Three fields away to the southeast at SO 28369 82022, on the same side of the river, the Shropshire SMR lists a bowl barrow:
The monument includes a bowl barrow situated on a low rise north of the River Clun. Although much reduced by past ploughing, it survives as a low mound 25m north to south by 20m transversely standing up to 0.3m high. Although no longer visible as a surface feature, a ditch, from which the material was quarried for the construction of the barrow, surrounds the mound and has an estimated width of 2m.
[visited 4/12/16] My what a beast this is. Magic.gov.uk has this as an oversized bowl barrow akin to the much smaller mounds on the hills to the north and west, I disagree entirely. This is surely one of the neolithic round cairns that dot the landscape of the southern white peak.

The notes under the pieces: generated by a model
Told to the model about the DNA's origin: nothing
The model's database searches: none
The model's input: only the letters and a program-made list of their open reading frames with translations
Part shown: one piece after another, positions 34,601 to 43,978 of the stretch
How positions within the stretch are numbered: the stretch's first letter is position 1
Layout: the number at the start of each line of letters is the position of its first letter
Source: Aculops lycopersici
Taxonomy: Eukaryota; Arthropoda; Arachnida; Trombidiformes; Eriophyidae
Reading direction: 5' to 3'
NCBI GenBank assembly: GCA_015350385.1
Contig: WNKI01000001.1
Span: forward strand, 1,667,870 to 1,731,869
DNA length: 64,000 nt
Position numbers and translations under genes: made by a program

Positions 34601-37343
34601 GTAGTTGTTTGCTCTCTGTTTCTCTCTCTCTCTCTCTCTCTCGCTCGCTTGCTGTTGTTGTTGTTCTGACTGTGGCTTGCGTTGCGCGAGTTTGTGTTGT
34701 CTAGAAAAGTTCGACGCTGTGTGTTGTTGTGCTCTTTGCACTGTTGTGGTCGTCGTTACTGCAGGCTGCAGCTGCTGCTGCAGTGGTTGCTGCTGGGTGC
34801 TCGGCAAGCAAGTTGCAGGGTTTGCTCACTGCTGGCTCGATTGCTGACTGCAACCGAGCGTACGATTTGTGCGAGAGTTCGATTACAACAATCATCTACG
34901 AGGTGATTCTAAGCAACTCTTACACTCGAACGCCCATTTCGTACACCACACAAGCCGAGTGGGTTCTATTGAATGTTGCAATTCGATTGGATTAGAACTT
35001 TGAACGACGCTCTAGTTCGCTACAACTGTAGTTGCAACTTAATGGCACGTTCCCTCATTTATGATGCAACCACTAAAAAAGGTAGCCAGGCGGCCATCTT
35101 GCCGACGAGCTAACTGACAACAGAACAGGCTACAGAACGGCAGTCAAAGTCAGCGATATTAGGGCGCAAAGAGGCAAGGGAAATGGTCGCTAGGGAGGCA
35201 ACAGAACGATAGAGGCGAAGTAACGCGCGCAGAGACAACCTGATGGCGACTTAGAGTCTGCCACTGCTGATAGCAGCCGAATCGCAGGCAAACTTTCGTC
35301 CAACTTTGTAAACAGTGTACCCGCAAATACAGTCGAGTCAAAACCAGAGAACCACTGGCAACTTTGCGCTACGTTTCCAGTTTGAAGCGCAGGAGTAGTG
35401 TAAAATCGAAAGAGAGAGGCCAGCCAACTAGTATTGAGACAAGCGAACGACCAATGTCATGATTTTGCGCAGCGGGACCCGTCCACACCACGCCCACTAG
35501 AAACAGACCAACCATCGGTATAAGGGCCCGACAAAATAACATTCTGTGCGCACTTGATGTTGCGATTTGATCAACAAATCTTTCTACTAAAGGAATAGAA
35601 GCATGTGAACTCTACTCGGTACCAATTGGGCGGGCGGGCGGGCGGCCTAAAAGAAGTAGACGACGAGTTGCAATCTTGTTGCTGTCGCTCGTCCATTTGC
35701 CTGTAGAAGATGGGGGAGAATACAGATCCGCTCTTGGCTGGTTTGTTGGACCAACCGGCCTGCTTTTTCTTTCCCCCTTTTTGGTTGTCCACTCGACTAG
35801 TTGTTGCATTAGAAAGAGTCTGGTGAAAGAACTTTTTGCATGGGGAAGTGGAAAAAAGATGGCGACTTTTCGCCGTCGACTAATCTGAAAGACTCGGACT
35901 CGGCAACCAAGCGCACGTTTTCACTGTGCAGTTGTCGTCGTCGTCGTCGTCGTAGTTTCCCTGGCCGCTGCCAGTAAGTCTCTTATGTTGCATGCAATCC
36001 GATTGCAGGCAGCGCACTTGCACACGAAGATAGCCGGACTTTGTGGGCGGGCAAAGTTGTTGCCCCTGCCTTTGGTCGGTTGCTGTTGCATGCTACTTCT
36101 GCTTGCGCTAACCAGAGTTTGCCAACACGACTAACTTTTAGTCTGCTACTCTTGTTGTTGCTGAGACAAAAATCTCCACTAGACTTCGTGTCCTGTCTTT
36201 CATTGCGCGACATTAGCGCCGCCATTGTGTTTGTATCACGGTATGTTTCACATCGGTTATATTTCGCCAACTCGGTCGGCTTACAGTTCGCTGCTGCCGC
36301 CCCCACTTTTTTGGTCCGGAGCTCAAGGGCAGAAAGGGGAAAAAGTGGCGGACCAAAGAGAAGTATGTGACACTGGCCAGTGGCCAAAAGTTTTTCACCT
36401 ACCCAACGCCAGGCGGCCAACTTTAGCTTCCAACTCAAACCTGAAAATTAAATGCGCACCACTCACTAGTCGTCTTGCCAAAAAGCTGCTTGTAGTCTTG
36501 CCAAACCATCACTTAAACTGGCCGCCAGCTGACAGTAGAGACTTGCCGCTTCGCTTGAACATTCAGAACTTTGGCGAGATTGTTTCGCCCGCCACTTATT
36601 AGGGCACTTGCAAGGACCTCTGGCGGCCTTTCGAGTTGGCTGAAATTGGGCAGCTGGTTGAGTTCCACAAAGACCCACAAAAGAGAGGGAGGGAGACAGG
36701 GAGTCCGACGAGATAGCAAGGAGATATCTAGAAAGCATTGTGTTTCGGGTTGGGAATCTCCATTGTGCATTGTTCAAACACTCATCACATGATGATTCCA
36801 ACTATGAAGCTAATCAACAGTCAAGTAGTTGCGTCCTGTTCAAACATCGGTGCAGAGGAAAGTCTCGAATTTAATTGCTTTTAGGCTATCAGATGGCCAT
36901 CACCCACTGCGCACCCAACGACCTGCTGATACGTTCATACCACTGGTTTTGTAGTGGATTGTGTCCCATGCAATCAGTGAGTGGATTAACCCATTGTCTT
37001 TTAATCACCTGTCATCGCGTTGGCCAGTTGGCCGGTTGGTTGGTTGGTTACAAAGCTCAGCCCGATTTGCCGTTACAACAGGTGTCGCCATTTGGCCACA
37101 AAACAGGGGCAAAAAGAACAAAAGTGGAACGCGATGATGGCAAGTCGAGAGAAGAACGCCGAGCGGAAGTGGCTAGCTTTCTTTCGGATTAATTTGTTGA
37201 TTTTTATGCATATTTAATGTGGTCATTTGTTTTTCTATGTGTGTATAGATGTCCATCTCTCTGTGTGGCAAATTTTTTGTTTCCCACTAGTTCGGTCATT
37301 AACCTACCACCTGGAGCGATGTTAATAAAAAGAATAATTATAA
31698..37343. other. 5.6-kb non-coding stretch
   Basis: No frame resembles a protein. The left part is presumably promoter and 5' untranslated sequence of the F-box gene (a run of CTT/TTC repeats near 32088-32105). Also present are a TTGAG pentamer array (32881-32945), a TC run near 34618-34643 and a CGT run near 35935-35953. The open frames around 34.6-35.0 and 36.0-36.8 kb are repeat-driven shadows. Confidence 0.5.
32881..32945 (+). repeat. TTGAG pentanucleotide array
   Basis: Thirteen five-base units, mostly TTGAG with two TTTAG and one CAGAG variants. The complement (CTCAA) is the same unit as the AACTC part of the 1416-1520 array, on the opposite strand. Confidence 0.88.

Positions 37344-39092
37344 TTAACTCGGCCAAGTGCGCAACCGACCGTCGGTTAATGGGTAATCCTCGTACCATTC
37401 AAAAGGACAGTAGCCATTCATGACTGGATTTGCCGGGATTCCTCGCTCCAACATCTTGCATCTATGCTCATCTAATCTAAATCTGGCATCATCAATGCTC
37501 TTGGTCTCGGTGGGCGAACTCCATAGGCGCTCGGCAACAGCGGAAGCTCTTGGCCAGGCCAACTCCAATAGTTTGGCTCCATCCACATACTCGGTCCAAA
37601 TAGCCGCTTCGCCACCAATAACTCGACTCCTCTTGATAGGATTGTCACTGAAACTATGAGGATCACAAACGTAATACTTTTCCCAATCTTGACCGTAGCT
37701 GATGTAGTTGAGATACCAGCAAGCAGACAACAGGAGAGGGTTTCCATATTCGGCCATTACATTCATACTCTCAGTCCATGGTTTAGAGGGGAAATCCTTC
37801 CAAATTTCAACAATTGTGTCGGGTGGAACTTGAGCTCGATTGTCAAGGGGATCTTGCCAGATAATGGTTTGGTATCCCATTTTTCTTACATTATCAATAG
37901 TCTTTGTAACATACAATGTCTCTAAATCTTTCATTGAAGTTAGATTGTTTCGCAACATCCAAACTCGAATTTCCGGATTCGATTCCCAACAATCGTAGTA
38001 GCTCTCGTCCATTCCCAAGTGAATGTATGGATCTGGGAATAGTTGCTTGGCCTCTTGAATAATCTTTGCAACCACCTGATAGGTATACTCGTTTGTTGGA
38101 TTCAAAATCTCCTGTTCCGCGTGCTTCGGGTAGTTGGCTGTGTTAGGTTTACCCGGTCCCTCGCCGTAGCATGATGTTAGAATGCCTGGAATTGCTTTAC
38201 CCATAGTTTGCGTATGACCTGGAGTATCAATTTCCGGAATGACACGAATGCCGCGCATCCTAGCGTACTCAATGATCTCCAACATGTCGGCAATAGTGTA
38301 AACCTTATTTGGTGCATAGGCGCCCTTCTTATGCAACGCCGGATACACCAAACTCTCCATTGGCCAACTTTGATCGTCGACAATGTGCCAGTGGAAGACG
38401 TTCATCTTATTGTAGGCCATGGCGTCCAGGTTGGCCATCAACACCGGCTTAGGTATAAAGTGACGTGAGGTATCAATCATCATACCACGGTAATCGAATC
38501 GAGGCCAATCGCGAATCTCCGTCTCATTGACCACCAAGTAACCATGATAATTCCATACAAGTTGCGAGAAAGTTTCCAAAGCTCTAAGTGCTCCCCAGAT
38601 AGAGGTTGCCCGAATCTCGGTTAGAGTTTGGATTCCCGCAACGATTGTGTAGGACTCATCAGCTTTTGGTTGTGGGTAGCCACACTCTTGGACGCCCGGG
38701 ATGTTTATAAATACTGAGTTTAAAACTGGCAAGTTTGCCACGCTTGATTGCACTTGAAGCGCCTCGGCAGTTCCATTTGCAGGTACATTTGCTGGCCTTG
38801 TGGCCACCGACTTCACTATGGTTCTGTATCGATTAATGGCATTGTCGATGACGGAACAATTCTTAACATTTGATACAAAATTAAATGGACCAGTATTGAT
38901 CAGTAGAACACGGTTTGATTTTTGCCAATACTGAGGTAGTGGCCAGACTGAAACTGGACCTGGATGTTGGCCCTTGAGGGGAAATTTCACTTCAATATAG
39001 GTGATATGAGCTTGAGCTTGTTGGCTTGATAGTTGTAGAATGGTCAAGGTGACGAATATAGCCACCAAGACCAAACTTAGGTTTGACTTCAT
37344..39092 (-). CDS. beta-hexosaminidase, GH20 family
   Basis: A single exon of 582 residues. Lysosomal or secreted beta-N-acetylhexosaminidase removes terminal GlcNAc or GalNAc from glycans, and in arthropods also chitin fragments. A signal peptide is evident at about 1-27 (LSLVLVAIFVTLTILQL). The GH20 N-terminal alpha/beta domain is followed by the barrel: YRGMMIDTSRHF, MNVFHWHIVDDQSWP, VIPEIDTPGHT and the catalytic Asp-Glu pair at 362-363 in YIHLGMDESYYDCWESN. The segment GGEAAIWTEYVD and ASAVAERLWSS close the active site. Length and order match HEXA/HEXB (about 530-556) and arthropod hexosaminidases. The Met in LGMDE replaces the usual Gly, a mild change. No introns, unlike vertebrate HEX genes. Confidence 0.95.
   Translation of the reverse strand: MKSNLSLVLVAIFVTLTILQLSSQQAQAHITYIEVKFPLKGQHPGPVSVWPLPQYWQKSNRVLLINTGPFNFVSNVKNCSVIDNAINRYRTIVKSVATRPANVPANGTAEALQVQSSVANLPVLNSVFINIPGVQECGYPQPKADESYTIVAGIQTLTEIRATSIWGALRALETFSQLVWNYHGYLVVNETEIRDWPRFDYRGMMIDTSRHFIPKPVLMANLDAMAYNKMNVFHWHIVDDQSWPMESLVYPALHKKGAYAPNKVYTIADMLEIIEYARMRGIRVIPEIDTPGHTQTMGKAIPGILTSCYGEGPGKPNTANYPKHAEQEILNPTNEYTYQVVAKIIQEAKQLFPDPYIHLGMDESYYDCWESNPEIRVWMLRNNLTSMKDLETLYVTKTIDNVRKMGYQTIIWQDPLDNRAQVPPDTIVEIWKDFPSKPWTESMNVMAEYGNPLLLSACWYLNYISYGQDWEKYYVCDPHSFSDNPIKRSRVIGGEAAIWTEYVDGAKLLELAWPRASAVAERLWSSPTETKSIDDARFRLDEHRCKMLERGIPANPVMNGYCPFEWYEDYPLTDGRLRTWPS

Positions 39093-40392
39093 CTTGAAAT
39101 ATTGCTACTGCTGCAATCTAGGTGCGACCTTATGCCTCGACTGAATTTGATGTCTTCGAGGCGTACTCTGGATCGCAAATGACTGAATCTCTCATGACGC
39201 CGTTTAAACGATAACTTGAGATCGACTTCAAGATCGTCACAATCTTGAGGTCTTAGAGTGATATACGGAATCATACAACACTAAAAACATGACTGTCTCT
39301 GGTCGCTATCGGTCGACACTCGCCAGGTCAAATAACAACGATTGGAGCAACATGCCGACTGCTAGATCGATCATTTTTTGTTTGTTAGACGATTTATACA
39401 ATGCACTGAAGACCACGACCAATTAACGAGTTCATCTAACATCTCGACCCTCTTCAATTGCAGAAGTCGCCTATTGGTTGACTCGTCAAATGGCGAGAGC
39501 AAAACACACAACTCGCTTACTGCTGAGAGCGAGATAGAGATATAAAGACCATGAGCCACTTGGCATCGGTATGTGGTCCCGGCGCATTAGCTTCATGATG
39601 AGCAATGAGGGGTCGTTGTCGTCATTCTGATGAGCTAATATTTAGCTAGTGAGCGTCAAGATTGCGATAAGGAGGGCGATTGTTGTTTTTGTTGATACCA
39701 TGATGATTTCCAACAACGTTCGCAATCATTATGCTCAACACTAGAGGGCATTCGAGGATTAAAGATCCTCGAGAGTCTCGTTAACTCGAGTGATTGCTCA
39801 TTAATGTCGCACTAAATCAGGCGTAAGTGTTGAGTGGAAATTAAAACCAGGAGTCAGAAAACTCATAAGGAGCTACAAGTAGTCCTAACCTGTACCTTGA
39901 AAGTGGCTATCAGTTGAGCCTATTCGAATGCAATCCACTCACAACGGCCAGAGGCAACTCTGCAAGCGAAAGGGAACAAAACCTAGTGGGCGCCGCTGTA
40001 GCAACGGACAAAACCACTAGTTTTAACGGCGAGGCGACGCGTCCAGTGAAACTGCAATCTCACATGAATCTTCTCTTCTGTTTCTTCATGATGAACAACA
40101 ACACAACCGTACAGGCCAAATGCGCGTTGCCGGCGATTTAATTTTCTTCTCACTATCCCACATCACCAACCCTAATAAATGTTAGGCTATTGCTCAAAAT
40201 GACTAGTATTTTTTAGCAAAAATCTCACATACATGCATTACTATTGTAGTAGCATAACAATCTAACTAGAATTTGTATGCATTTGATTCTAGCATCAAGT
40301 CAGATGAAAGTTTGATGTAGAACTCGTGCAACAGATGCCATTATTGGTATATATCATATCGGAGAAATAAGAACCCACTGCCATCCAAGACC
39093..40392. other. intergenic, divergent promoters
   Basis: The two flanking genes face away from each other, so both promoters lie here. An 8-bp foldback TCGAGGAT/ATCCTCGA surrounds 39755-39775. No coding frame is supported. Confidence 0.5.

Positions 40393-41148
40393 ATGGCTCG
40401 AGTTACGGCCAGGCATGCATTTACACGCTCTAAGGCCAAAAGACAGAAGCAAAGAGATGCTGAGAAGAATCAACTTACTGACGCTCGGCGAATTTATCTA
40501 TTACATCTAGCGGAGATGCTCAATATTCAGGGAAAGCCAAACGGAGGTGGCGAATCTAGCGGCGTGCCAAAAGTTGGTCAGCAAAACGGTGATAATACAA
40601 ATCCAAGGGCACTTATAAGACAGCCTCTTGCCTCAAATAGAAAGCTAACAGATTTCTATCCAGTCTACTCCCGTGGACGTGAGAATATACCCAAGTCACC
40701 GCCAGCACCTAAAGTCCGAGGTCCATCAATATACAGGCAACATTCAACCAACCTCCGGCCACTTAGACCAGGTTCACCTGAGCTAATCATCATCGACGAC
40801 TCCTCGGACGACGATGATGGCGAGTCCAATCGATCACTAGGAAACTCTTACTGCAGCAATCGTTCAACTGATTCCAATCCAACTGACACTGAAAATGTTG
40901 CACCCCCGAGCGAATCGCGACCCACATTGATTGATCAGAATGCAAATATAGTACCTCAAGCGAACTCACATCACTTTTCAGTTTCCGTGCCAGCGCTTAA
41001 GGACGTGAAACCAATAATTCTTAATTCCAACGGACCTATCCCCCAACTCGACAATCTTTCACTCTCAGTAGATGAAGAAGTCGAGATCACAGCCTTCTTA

Its lovely here on a cold sunny winters day with low light spreading the shadows. The two pits are clear as are the original quarry pits in the surrounding fields. Its placement in the landscape is suggestive of a different purpose to the cairns on the steep hills nearby, this one much closer to the valleys and the water sources, not so much a statement to the gods but a usable monument for the everyday folk.
Access is ok. About 15-20 minutes walk from Alstonfield over muddy fields.